These stark vulnerabilities are hardly likely to have escaped Pentagon planners.

In an article published in the early 1980s, as valid now as then (see i., p 60-61) Dr Kosta Tsipsis of MIT and Steven Fetter, wrote in Scientific American on “Catastrophic Releases of Radioactivity.”

A one-megaton nuclear weapon on a one-gigawatt nuclear power plant would vaporise the plant’s radioactive contents, along with everything (and everyone) in the vicinity. The remains would be carried on the wind in a mushroom cloud, falling out to poison people, fauna, flora, where the wind blew. Some 1700 square miles would be uninhabitable immediately due to potentially  lethal radiation levels.

“The destruction of a nuclear reactor with a nuclear weapon, even of a relatively small yield … would represent a national catastrophe of lasting consequences”, Tsipsis and Fetter wrote in an earlier paper.

Further, in a more extensive attack:

If anyone hid (themselves) deep enough under the earth and stayed there long enough to survive, (they) would emerge to a dying natural environment … there is no hole big enough to hide all of nature …

I have witnessed those affected by a reactor bombing, just a small experimental one, part of Baghdad University prior to the invasion. It was bombed by British or American planes three times in spite of having been permitted by the UN weapons inspectors. The childhood deformities in the area were epidemic. One clinic specialized in treating the young victims. This is what I wrote, a decade ago:

Six month old Yacoub Yusif, with his small hand twisted at right angle, with no thumb on his foreshortened right arm, was comparatively lucky.

Six year old Mustafa Ahmed, with his bright, intelligent face and great dark eyes had gross deformities of his stick-like legs and arms, of his facial bones. His hands were pathetically turned.

Sitting on the examination table like a frail broken doll, he said: “I can write.” Hunched over, a tiny piece of pencil (pencils are vetoed by the Sanctions Committee, since they contain graphite) and minute square of paper (also vetoed) he wrote, the stub clutched between his knuckles, in beautiful Arabic, laughing with triumph at his achievement.

Ali Samir, seven, shuffled in like a tiny, bird-like old man, the expression in his eyes was of one who has seen all the trials of the world.

He was covered with head to toe ulcerations which, as they healed tightened his skin – or ruptured. His fingers were turned inwards, seared in to his palms. He had no toes.

When his gay ‘Route 97′ top was lifted up, the terrible ulcerations on his back brought tears to the eyes. ‘Surgery is counter-indicated, since he won’t heal – this is a genetic malformation caused by environmental changes in pregnancy’, said Consultant, Dr. Harith, with commendable undersatement.

The Zafaranya district of Baghdad where he – all of them – lived, was bombed relentlessly in the 1991 Gulf War and a nuclear reactor reportedly hit. It was bombed again in 1993, and Ali was still recovering from this terror in December 1998, when the district – and believed the reactor, was hit again. He too could write and did so with evident pride – but he was unable to express it – he had no tongue.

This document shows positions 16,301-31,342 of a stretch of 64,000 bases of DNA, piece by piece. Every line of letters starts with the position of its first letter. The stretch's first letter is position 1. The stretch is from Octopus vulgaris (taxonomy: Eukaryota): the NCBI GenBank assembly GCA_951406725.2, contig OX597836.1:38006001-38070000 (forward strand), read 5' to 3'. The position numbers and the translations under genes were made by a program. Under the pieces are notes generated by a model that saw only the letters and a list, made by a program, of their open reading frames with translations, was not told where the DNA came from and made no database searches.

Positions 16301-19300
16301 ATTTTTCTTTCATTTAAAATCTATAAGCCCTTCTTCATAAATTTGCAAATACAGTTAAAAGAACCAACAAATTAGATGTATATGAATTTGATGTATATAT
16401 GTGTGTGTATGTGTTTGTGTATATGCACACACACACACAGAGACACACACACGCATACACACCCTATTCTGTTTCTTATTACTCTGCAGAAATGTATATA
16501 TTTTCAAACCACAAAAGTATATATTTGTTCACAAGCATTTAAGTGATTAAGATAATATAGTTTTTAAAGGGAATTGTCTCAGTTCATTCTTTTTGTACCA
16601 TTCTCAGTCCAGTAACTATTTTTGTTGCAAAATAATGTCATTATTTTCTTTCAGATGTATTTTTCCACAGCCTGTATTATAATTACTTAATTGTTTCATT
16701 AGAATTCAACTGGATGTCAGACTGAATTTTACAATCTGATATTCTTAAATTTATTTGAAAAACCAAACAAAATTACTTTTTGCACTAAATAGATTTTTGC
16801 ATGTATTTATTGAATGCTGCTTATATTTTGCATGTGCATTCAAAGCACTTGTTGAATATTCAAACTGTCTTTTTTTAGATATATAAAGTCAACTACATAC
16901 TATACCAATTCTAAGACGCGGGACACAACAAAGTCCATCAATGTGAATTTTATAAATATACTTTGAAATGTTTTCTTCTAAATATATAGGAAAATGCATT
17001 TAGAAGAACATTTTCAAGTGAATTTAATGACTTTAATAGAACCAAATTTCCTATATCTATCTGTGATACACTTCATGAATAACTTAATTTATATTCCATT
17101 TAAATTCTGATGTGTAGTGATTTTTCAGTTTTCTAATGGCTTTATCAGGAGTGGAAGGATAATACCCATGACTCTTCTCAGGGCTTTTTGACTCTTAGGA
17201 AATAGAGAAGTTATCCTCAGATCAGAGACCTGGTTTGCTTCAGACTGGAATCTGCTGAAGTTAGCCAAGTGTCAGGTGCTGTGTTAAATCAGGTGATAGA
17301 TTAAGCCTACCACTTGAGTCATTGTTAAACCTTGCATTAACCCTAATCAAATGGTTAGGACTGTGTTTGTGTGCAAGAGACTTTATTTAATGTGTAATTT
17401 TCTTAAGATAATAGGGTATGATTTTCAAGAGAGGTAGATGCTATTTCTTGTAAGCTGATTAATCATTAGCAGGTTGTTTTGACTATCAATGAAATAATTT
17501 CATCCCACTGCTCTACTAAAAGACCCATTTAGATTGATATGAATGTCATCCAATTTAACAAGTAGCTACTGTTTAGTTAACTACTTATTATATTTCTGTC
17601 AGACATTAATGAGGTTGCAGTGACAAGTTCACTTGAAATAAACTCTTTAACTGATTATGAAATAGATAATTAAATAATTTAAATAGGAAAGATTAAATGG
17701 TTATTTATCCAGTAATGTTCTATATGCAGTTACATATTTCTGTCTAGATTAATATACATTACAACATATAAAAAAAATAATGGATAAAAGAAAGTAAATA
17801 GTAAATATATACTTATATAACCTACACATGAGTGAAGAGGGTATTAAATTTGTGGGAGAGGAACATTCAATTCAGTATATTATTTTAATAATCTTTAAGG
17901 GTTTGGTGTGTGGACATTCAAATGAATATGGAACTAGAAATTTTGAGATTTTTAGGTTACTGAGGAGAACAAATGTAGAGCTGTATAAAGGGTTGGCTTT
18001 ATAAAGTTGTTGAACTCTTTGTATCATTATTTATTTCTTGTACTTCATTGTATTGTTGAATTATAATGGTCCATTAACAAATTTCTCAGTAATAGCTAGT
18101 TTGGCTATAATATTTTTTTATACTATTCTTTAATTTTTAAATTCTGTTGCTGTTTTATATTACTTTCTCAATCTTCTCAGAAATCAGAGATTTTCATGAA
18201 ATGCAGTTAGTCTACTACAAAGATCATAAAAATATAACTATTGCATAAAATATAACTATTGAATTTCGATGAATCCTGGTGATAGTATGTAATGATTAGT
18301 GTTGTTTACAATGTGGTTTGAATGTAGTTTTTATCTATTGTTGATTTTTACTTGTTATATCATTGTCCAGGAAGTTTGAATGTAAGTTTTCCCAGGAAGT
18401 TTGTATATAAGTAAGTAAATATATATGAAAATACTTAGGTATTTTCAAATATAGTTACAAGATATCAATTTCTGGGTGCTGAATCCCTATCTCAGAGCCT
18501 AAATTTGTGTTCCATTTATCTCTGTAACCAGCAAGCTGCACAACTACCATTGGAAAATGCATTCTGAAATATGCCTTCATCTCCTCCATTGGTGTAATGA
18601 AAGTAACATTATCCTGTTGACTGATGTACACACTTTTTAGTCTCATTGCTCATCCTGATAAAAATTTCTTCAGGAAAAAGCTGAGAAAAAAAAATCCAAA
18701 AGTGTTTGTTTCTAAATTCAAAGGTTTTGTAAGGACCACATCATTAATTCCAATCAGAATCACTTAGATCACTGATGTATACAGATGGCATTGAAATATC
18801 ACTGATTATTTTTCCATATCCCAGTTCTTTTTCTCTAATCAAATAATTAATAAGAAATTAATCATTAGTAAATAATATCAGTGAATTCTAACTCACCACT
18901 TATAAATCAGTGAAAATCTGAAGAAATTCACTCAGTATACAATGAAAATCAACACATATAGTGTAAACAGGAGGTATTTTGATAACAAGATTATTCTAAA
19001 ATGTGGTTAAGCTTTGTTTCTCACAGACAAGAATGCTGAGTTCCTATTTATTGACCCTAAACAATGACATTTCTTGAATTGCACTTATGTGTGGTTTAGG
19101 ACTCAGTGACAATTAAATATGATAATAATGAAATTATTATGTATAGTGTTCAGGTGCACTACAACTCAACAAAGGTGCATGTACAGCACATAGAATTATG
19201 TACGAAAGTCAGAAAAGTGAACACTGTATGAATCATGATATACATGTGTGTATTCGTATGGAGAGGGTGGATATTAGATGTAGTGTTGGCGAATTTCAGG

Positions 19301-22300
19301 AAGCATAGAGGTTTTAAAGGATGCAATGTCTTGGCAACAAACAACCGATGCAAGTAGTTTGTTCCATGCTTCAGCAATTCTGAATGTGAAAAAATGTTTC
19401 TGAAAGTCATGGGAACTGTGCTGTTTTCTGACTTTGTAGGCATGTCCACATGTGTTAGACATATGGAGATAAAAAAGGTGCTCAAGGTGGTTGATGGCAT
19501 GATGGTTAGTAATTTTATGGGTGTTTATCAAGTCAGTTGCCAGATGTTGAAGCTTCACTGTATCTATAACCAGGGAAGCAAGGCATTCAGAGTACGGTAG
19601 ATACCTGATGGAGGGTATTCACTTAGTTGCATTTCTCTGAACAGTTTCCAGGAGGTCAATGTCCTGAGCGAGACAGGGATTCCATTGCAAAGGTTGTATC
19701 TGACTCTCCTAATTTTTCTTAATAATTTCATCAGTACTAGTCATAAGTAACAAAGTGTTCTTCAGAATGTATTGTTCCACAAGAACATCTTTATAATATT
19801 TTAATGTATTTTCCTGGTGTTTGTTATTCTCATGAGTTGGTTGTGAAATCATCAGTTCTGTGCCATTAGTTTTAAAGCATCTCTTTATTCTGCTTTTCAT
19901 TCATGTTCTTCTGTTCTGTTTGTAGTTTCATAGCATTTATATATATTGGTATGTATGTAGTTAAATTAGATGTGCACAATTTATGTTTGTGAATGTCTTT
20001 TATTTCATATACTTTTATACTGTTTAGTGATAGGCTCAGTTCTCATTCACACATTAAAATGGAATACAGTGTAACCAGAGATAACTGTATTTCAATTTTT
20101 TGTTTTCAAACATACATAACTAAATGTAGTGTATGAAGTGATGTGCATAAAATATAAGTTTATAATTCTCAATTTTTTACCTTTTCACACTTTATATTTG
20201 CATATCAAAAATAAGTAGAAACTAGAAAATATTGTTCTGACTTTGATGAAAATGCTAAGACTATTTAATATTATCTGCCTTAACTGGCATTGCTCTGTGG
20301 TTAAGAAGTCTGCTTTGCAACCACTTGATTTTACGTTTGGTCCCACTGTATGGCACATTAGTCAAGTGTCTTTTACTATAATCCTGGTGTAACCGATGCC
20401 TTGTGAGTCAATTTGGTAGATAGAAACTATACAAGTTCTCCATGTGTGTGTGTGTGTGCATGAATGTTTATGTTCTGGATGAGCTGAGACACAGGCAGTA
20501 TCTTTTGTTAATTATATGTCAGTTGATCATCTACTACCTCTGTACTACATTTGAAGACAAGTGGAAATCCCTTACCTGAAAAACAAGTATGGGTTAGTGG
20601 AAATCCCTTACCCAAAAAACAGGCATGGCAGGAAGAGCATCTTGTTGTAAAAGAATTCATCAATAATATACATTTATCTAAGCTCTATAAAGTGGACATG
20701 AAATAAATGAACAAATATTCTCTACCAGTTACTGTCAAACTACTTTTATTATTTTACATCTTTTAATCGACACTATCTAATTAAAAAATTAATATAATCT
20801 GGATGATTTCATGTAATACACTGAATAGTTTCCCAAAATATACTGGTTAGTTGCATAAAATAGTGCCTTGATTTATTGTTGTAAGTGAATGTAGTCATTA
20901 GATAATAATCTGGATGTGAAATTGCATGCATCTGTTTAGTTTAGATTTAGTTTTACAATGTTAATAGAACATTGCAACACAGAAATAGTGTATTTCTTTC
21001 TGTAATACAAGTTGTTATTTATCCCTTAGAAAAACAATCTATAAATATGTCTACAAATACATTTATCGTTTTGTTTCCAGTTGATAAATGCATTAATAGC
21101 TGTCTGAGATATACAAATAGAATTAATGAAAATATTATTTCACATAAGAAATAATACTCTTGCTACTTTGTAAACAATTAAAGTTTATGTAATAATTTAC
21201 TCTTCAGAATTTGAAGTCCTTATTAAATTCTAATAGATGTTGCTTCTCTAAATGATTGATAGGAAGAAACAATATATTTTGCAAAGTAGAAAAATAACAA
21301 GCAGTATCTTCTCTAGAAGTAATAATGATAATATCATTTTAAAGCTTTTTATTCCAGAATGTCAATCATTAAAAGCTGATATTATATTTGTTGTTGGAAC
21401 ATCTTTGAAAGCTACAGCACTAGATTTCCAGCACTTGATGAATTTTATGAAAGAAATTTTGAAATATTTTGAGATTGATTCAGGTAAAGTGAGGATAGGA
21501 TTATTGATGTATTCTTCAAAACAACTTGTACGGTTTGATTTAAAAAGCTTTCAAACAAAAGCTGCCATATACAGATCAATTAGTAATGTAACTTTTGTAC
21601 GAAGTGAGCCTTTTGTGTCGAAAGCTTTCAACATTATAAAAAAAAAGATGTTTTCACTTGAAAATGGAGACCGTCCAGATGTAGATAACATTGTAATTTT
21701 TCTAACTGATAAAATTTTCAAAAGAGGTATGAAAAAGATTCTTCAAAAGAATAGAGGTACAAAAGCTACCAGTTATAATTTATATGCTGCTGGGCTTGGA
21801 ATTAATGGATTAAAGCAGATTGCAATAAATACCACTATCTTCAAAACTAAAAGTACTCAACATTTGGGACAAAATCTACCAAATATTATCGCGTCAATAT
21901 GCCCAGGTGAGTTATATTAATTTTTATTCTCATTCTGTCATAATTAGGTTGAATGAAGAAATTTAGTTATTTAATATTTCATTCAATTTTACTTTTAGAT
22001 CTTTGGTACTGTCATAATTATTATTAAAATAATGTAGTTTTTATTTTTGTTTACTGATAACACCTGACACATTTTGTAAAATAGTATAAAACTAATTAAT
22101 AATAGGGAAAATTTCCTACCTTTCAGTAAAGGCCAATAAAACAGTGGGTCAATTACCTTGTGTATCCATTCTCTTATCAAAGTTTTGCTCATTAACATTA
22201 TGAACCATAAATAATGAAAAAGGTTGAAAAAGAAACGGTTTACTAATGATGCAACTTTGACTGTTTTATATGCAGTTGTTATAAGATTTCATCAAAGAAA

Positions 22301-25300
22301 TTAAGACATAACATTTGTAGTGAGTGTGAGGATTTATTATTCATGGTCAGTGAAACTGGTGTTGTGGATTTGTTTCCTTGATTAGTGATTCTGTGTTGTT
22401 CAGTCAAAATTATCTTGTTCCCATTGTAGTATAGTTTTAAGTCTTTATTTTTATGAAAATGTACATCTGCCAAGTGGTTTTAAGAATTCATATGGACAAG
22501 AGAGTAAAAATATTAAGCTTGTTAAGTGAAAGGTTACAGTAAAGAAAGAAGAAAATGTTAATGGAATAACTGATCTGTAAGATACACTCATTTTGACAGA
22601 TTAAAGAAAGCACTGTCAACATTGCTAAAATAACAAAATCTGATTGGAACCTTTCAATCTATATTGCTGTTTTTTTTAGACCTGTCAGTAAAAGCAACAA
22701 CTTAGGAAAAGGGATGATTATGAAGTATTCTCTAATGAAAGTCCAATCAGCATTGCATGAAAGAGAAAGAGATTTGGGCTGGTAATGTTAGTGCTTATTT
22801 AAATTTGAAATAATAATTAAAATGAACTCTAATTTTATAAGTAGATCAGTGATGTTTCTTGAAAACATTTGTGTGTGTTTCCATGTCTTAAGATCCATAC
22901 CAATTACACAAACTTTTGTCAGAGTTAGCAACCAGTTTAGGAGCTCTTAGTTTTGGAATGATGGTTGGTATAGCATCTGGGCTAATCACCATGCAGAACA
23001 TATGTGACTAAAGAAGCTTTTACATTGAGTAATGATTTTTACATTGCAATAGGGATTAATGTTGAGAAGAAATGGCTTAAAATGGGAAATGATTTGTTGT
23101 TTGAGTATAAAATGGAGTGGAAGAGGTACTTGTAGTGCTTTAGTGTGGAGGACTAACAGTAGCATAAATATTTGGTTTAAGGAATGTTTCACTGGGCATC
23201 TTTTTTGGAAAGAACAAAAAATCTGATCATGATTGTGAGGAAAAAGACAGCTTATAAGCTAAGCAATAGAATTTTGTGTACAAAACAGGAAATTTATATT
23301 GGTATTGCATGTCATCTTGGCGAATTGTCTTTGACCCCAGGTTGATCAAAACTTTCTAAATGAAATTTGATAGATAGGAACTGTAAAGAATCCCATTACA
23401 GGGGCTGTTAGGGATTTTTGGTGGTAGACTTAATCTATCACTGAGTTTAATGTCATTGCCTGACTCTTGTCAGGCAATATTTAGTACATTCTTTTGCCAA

And what of the fear now being inflicted on the children of Iran, the Middle East, this Damoclesian sword hanging over them?

I thought again of the late, great John E. Mack, psychiatrist of renown, who studied under Robert Jay Lifton, who has made the psychology of war and violence his distinguished lifetime’s work.

Before the Berlin Wall came down, when children in school were taught what to do if “the bomb” fell in government fantasy world instruction booklets, Mack received a call from the frantic mother of a five year old.

The little boy, apparently happy, well adjusted and without a care, stood as she cooked supper. Suddenly he asked her: “When the bomb drops, will the rabbit in the garden die too?”

How many more generations of children is nuclear insanity going to terrorize?

As this is being written, on 17 January, the 21st anniversary of the first near destruction of Iraq in “Desert Storm”, another US President and Nobel Peace Prize winner seems to be taking the world to the brink.

In Strasbourg in 1979 Earl Mountbatten of Burma told an audience, “In the event of nuclear war there will be no chances, there will be no survivors—all will be obliterated.”

The world needs no further wake up calls, from Windscale to Baghdad’s Zafaraniya, Chernobyl to Fukushima, from Falluja’s  radiation affected population, the forgotten affected of the Pacific Island tests over fifty years ago, and world wide – enough.

  1. Jonathan Schell’s “The Fate of the Earth”, is as valid now as when written in 1982. A quote from Studs Terkel’s review, on the back cover, reads: “There have been books that have changed our lives, this one may save our lives … It’s more than a book, it’s a bell in the night.” []

Felicity Arbuthnot is a journalist with special knowledge of Iraq. Author, with Nikki van der Gaag, of Baghdad in the Great City series for World Almanac books, she has also been Senior Researcher for two Award winning documentaries on Iraq, John Pilger's Paying the Price: Killing the Children of Iraq and Denis Halliday Returns for RTE (Ireland.) Read other articles by Felicity.